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The Atlantic Wire - Claire McCaskill: What I Read

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By Rebecca Greenfield

How do people deal with the torrent of information pouring down on us all? What sources can't they live without? We regularly reach out to prominent figures in media, entertainment, politics, the arts and the literary world, to hear their answers. This is drawn from a conversation with Sen. Claire McCaskill, Democrat of Missouri, who is on the campaign trail as she finishes up her first term.

If I get up at 7 I have to wait until 8 when he posts it, but first thing I read John Combest. He puts together all the political Missouri headlines for that day. He just has the political news so I'll also read the front page sections of the Missouri papers, the Kansas City Star and the St. Louis Post-Dispatch.

When it's earlier, I'll read the New York Times digital. I read everything digitally with the exception of the St. Louis paper, at home. And when I'm on the road, I'll read whatever the town paper is. Or, I'll read USA Today, New York Times or The Wall Street Journal if I'm traveling outside of Missouri. The Sunday paper I don't read digitally. I think the Sunday paper is ritualistic. You just need to read the paper. Then almost everything else I read digitally. I also use Evernote to send myself articles that I dont have time to read.

I think a lot of the columnists do a great job. I'm a personal fan of Gail Collins. I think Maureen Dowd has her days; there are other days I scratch my head. One of my favorite columnists is Barbara Shelly, at the Kansas City Star. And Bill McClellan, too. He is fantastic. I read him religiously.

If I'm watching TV, then I'll get to the morning shows, like Morning Joe. When I'm on the treadmill, though, in the morning, I'll confess to watching dramas. I just finished Deadwood, I watched Downtown Abbey, now I'm on Game of Thrones. So I just get 45 to 50 minutes of uninterrupted drama. I like to treat myself just for getting on, so I don't watch any news while I'm on there.

I don't follow anyone on Twitter, but there is a reason. [Twitter founder, now the CEO of Square] Jack Dorsey told me he thought it was very good, so I have approval of people at the very top of Twitter. I read every @ reply I get every night -- even from the haters. I'm looking for the people who are tweeting me from Missouri. I've been able to actually help people, we've gotten case work off my tweets. If I were following people it would just be too much. Every week I DM dozens of Missourians that send me messages. They can't privately DM me back, but they can send me a reply back and then we can call them.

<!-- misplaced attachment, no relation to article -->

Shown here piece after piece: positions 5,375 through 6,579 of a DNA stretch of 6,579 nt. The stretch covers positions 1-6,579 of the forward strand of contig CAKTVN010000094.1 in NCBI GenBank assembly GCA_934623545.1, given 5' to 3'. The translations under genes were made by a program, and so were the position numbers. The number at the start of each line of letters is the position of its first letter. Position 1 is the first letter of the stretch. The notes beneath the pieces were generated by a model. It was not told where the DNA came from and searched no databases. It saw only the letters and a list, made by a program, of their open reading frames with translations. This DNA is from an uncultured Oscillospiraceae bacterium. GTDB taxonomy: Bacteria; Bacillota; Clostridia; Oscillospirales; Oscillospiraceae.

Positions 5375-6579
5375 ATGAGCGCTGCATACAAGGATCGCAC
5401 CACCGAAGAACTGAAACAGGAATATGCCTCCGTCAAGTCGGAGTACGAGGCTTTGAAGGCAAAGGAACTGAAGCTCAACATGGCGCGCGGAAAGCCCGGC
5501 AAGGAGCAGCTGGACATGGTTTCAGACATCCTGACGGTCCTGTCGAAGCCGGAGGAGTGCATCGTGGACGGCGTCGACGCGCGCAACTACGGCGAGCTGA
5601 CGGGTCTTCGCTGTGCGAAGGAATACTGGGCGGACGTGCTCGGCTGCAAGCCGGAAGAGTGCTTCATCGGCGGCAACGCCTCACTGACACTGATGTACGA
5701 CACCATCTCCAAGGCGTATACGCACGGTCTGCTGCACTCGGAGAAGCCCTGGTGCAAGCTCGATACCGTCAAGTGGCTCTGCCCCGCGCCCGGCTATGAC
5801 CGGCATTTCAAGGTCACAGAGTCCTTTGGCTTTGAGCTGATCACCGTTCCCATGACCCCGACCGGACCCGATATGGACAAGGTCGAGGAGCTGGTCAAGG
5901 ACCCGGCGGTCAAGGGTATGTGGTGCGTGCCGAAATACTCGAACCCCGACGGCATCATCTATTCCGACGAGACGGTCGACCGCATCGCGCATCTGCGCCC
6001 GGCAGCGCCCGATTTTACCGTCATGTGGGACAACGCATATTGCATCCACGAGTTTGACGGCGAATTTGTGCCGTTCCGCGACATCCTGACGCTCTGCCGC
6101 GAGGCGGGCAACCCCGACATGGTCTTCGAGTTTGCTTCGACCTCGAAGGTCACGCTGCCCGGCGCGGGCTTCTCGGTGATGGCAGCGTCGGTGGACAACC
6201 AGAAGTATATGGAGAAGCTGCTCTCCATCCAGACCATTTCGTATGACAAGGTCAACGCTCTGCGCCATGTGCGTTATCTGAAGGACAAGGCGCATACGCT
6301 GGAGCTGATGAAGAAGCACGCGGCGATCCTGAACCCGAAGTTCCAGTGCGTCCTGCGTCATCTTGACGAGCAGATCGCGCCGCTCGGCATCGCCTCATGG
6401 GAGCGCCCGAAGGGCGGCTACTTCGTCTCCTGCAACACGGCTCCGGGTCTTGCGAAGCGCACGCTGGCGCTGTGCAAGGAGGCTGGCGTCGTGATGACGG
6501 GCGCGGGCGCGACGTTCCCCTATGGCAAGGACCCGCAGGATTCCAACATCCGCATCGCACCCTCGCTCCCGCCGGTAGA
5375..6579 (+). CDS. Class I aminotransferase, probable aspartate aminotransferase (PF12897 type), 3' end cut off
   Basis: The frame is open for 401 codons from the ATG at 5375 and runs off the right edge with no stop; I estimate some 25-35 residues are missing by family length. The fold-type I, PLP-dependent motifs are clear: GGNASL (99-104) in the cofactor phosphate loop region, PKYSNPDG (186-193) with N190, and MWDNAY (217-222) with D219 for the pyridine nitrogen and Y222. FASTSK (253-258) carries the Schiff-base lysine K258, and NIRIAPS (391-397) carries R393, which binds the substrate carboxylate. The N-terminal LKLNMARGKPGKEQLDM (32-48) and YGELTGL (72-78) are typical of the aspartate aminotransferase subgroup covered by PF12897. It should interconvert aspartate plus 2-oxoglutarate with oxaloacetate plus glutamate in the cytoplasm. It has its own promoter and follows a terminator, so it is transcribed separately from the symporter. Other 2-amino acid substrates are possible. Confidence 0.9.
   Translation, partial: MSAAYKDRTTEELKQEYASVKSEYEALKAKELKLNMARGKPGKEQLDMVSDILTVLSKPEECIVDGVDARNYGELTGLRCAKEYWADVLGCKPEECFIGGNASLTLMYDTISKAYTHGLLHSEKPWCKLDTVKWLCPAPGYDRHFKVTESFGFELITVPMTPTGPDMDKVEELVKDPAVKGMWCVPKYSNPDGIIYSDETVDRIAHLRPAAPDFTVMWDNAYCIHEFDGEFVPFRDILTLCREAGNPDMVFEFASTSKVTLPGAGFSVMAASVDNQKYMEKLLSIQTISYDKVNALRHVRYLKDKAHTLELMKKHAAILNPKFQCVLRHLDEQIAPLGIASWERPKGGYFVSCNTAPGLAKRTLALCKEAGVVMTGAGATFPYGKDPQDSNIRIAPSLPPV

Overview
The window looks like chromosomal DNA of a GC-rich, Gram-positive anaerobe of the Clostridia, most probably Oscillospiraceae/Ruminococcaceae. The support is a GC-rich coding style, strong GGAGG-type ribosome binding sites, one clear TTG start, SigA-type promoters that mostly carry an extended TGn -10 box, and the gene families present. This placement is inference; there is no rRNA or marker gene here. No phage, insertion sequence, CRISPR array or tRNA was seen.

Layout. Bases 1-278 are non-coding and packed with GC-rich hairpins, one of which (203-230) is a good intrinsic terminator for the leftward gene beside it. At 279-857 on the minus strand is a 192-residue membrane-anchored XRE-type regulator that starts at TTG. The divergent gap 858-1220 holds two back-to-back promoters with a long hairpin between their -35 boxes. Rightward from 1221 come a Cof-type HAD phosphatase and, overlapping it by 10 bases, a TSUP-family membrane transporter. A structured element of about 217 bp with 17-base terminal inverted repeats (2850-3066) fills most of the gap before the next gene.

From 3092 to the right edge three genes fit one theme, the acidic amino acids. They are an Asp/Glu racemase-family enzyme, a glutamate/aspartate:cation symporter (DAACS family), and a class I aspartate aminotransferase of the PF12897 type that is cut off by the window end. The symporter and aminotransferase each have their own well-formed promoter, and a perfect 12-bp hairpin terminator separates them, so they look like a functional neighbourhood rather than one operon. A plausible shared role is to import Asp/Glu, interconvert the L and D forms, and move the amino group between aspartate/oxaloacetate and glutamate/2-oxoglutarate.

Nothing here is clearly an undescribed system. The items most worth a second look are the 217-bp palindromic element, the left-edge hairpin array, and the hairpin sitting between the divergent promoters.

Twitter is just a good interactive way for me to communicate directly. I like it because when you're a Senator there is a tendency for everyone to want to edit you, and I get tired of that. I yearn to break free and say whatever I want. Twitter is my space to do that, nobody edits it. It drives my staff crazy. I have done some embarrassing things, like when I left the 'L' out of public option. People were excited to read about the "pubic option." I think the fact that it is flawed and not perfect makes it more genuine and more authentic.

I wouldnt be on Twitter if it weren't for my kids. They are quick to tell me when I'm doing something stupid. They are like my little police about whether I'm being a tool or whether I'm being cool. Sometimes I'm just going to be a tool because I'm a lot older. One of my very first tweets was talking about what a weird hat Justice Scalia had on. It was this weird mushroomy cap looking thing, it was bizarre. I kind of got made fun of in the Senate for it.

I do Instagram, I tried Pinterest but I didn't get it. Instagram is great, especially on the campaign. I think it's an easy way instead of trying to think how I can be clever in 140, I can just take the image. Like, we were out on the road for the campaign and we bought this giant Missouri watermelon and I could've thought a cute tweet about a giant watermelon but it was just easy to Instagram it.

On airplanes when I'm working really long hours, in that period of time when I can't have my electronic device on, if I dont have a newspaper with me, I will confess to a guilty pleasure of a Vogue or an Elle, or MacLife or Wired. I subscribe to Wired and I read that pretty religiously every month. I subscribe to that and The Economist digitally.

In the evening, if I'm home at a decent hour I will maybe indulge in some DVR. I love Antiques Roadshow and I certainly will confess that HGTV gets more of my time than I should admit. I like those and the Food Channel. I like to watch PBS for news in the evening. Sometimes one of the network shows, either Brian Williams or Diane Sawyer. Then, of course, the most important of the day: The Daily Show and Colbert. I adore both Jon Stewart and Stephen Colbert because they have made government more accessible to a generation through humor. I think it's much harder in terms of intellect to make the day-to-day funny and both of them do it very well. I usually make it through half of Colbert before I fall asleep.

I read for pleasure every single night before I go to bed. I start picking up a book on my iPad when Colbert finishes his monologue. I am about half way through Passage of Power. But I read a range of stuff. Before that I read Cleopatra, before that I read the The Night Circus. I get through a book per month -- maybe not quite as many this year since I have two jobs. I have been an avid reader since a young age. My mother did a really wonderful trick when we were little. When we would misbehave, our punishment was we were not allowed to go to the library for two weeks. She did this reverse psychology on us, which meant that this was something that was really cool. It kind of worked.


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